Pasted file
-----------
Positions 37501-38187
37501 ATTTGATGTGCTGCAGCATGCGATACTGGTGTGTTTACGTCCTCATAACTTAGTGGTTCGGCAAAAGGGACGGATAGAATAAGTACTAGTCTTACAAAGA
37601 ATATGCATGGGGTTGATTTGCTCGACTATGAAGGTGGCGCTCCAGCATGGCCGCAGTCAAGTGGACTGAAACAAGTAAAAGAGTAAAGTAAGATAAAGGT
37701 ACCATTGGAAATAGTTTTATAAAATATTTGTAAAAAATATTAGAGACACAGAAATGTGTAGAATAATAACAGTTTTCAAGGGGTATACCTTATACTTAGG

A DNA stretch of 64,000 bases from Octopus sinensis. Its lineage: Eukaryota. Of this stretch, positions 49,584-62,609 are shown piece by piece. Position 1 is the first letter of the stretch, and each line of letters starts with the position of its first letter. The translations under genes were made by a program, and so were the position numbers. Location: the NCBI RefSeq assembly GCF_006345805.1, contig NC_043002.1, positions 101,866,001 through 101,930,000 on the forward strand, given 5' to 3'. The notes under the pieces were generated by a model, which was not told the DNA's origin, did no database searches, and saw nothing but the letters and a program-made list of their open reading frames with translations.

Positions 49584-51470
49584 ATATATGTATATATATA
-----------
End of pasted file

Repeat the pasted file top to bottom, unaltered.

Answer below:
Positions 37501-38187
37501 ATTTGATGTGCTGCAGCATGCGATACTGGTGTGTTTACGTCCTCATAACTTAGTGGTTCGGCAAAAGGGACGGATAGAATAAGTACTAGTCTTACAAAGA
37601 ATATGCATGGGGTTGATTTGCTCGACTATGAAGGTGGCGCTCCAGCATGGCCGCAGTCAAGTGGACTGAAACAAGTAAAAGAGTAAAGTAAGATAAAGGT
37701 ACCATTGGAAATAGTTTTATAAAATATTTGTAAAAAATATTAGAGACACAGAAATGTGTAGAATAATAACAGTTTTCAAGGGGTATACCTTATACTTAGG

A DNA stretch of 64,000 bases from Octopus sinensis. Its lineage: Eukaryota. Of this stretch, positions 49,584-62,609 are shown piece by piece. Position 1 is the first letter of the stretch, and each line of letters starts with the position of its first letter. The translations under genes were made by a program, and so were the position numbers. Location: the NCBI RefSeq assembly GCF_006345805.1, contig NC_043002.1, positions 101,866,001 through 101,930,000 on the forward strand, given 5' to 3'. The notes under the pieces were generated by a model, which was not told the DNA's origin, did no database searches, and saw nothing but the letters and a program-made list of their open reading frames with translations.

Positions 49584-51470
49584 ATATATGTATATATATA